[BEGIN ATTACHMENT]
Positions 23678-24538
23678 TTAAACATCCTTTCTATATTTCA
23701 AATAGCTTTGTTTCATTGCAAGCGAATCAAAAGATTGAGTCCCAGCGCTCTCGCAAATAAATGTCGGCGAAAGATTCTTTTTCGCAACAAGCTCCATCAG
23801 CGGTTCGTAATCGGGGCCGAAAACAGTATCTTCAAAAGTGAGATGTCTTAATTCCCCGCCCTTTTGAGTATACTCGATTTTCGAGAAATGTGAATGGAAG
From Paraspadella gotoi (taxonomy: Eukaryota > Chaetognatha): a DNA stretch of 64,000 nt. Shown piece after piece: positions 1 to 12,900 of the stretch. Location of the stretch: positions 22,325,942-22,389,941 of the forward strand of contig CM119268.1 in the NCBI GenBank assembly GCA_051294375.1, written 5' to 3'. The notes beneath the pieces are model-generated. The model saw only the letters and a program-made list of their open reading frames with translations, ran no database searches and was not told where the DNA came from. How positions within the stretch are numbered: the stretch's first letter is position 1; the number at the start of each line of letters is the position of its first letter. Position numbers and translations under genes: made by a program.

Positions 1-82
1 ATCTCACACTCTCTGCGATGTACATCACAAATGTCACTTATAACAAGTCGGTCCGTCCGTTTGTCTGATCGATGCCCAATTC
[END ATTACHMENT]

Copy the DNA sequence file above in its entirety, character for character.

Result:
Positions 23678-24538
23678 TTAAACATCCTTTCTATATTTCA
23701 AATAGCTTTGTTTCATTGCAAGCGAATCAAAAGATTGAGTCCCAGCGCTCTCGCAAATAAATGTCGGCGAAAGATTCTTTTTCGCAACAAGCTCCATCAG
23801 CGGTTCGTAATCGGGGCCGAAAACAGTATCTTCAAAAGTGAGATGTCTTAATTCCCCGCCCTTTTGAGTATACTCGATTTTCGAGAAATGTGAATGGAAG
From Paraspadella gotoi (taxonomy: Eukaryota > Chaetognatha): a DNA stretch of 64,000 nt. Shown piece after piece: positions 1 to 12,900 of the stretch. Location of the stretch: positions 22,325,942-22,389,941 of the forward strand of contig CM119268.1 in the NCBI GenBank assembly GCA_051294375.1, written 5' to 3'. The notes beneath the pieces are model-generated. The model saw only the letters and a program-made list of their open reading frames with translations, ran no database searches and was not told where the DNA came from. How positions within the stretch are numbered: the stretch's first letter is position 1; the number at the start of each line of letters is the position of its first letter. Position numbers and translations under genes: made by a program.

Positions 1-82
1 ATCTCACACTCTCTGCGATGTACATCACAAATGTCACTTATAACAAGTCGGTCCGTCCGTTTGTCTGATCGATGCCCAATTC